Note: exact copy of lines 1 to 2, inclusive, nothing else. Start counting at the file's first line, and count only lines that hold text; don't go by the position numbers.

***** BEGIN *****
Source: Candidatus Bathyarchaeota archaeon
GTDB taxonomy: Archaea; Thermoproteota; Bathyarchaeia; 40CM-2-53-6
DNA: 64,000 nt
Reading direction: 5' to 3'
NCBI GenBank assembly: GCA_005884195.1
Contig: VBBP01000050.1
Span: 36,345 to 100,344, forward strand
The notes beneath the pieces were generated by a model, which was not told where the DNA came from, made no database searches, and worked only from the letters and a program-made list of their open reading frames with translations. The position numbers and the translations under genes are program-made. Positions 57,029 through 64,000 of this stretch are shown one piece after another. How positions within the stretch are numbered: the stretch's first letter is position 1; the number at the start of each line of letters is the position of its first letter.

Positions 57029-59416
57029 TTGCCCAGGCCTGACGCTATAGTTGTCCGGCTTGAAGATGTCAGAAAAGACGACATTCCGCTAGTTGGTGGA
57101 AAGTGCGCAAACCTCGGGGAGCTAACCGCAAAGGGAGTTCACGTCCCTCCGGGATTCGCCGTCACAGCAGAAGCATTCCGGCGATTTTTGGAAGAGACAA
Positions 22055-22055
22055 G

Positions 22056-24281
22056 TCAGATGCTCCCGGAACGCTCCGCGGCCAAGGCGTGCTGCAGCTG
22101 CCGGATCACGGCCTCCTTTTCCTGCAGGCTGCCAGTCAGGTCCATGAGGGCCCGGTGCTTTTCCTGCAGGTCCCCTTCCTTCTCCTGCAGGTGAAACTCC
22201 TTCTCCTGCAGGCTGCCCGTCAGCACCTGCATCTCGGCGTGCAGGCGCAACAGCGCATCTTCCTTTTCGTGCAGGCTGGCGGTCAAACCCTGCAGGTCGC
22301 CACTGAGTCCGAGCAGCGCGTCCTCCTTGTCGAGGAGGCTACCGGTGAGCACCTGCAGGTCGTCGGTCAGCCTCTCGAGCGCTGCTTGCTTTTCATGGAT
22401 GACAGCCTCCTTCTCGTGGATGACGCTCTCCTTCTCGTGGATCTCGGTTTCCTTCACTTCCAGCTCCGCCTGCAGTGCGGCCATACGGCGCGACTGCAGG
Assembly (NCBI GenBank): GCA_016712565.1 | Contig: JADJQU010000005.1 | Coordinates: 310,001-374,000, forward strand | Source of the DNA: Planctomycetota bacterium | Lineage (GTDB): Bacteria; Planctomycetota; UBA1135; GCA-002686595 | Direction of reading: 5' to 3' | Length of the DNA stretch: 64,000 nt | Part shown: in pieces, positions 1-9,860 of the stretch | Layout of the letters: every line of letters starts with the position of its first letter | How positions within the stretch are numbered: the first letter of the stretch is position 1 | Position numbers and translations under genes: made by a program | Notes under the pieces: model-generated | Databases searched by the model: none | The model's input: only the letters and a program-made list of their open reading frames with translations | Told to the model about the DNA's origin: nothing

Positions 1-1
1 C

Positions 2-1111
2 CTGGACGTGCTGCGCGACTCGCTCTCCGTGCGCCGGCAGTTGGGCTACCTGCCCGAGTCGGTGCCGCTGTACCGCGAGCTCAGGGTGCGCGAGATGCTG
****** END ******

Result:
Source: Candidatus Bathyarchaeota archaeon
GTDB taxonomy: Archaea; Thermoproteota; Bathyarchaeia; 40CM-2-53-6